New Year’s Day is a holiday celebrated all over the world with different customs and rituals. Have you ever stopped to learn the origin of why we celebrate the New Year? It’s a question I asked myself while doing research for another blog about New Year’s resolutions. I’m going to enlighten you a little with some New Year historical facts and traditions passed down by generations in countries all over the globe.
Did you know that New Year’s Day is the oldest celebrated holiday? The Babylonians began celebrating New Year’s Day on March 23, around 2000 BC. The end of March was the logical choice for the New Year because it’s the beginning of spring and it’s also when new crops are planted. The Babylonians festivities would last eleven days, and each day was celebrated differently.
In years to come, the Romans continued celebrating New Year’s Day at the end of March, but with every new emperor came change and soon the festivities were celebrated on January 1st. This date has no special significance; it was completely random. The month of January was placed at the beginning of the yearly calendar because of the mythical god Janus (the god with two faces: one looked forward into the future, and the other looked backward over the past). He was the guardian of doors and entrances, so naturally he oversaw the New Year’s beginning. After Julius Caesar established the Julian Calendar, January 1st was officiallyestablished as the New Year.
New Year’s Good Luck Traditions Around the World
Within every country there are different traditions and rituals passed down from generation to generation, which are believed to bring good fortune and happiness in the year to come. I have compiled a short list of interesting cultural traditions from all over you probably didn’t know about.
United States: A kiss at the stroke of midnight signifies the purification into the New Year, and making deafening noise is said to drive away evil spirits.
England: The first guest to arrive at their home is believed to hold their good fortune. They believe it should be a man bearing gifts, such as coal for the fire or a loaf of bread for the table. The guest will enter through the front door and exit out the back. Any guest who shows up empty handed or unwanted will not be allowed to enter the home first.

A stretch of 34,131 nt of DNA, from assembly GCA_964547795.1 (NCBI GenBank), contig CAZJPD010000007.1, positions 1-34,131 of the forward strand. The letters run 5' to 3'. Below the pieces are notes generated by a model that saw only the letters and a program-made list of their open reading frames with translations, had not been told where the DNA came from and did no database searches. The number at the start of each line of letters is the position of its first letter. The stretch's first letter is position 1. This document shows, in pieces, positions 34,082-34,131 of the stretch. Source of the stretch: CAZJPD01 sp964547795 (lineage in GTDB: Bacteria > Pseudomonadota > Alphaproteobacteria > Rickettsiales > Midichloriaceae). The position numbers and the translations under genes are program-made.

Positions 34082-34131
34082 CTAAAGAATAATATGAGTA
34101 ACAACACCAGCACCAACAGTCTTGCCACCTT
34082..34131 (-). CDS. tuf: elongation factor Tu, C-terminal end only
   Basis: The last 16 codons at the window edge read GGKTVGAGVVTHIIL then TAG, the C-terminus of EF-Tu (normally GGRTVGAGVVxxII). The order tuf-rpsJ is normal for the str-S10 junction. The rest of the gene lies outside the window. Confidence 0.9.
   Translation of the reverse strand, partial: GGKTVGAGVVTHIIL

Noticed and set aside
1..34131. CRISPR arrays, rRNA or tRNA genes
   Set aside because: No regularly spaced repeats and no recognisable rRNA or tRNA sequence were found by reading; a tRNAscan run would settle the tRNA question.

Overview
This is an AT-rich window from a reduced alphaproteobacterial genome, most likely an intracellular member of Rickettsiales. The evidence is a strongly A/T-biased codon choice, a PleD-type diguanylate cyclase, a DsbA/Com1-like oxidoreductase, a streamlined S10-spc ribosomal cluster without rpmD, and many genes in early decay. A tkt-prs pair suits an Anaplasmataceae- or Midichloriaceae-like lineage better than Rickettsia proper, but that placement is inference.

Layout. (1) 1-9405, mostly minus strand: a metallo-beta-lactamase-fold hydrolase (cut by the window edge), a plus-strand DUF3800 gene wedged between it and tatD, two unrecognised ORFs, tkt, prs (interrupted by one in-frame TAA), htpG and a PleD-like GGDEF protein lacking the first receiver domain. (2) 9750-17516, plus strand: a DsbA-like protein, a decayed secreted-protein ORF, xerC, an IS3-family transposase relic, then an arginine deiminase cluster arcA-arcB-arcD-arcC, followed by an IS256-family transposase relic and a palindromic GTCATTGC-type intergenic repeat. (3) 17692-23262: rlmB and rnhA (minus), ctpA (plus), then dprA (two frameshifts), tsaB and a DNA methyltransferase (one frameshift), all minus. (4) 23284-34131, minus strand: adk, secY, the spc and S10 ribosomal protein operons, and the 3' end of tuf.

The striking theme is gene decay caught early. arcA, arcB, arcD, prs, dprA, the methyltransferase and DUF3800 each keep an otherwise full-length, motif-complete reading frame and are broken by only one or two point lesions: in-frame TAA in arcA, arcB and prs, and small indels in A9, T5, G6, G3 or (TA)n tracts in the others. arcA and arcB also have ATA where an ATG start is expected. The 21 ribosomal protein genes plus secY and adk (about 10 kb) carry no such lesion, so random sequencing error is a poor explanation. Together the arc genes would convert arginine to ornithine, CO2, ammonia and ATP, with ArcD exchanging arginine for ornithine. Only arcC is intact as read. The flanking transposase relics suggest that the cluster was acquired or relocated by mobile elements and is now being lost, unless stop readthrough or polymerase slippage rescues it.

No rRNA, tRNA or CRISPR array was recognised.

Spain and Peru: These countries have similar traditions, in that they eat 12 grapes to bring good luck in the 12 months ahead. However, in Peru they eat a 13th grape to insure their good luck.
Japan: In Japan they decorate their homes with pine branches symbolizing longevity, a bamboo stalk symbolizing prosperity, and a plum blossom showing nobility.
Greece and Norway: Also having similar traditions, in Greece they bake a bread with a coin inside, and if the third slice has the coin, it is said that spring will be early that year. Similarly, Norwegians make rice pudding with one whole almond, and whoever’s serving holds the almond is guaranteed wealth that year.
Sicily: Lasagna is served on New Year’s Day, because any other noodle served is said to bring bad luck.
China: The Chinese New Year is not on January 1, but they still celebrate old traditions to ring in their new start. Every front door is painted with a fresh coat of red paint, symbolizing good luck and happiness. Also, families prepare feasts without using knives. All knives are put away for 24 hours to keep anyone form cutting themselves, because it is thought to cut the families’ good luck for the year.
As the holiday season quickly approaches, we are sure to make plans for our New Year’s resolutions. Some people may choose to quit smoking and/or drinking, get out of debt, learn new skills, or lose weight and live a more active lifestyle. Over the next week or two, I will dive into these resolutions and list the top 10 products that will help you and/or your customers achieve their goals and promote your business at the same time. Stay tuned!